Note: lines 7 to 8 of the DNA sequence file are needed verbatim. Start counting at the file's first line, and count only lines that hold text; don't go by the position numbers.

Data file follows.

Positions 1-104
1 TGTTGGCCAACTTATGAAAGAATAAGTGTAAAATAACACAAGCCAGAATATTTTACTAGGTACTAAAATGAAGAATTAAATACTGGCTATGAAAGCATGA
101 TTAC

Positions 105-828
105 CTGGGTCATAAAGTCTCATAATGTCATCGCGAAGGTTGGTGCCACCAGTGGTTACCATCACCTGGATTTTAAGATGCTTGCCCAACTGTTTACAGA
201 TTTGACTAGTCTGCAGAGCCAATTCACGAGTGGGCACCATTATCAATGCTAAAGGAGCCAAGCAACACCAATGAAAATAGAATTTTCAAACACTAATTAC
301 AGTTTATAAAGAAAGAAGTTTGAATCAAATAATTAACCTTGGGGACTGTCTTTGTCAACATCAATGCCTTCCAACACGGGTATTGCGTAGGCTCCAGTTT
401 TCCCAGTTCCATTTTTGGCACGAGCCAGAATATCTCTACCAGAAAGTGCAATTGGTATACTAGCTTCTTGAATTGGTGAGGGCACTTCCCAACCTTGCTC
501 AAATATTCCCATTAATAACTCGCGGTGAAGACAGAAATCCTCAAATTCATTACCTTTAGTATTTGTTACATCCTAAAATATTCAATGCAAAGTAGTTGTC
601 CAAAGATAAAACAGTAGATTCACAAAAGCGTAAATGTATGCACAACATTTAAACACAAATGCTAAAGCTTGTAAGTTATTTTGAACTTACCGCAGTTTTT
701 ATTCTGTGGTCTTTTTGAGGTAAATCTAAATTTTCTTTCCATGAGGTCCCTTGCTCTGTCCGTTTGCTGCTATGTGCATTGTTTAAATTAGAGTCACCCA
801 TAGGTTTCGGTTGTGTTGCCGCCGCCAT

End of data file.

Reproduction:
301 AGTTTATAAAGAAAGAAGTTTGAATCAAATAATTAACCTTGGGGACTGTCTTTGTCAACATCAATGCCTTCCAACACGGGTATTGCGTAGGCTCCAGTTT
401 TCCCAGTTCCATTTTTGGCACGAGCCAGAATATCTCTACCAGAAAGTGCAATTGGTATACTAGCTTCTTGAATTGGTGAGGGCACTTCCCAACCTTGCTC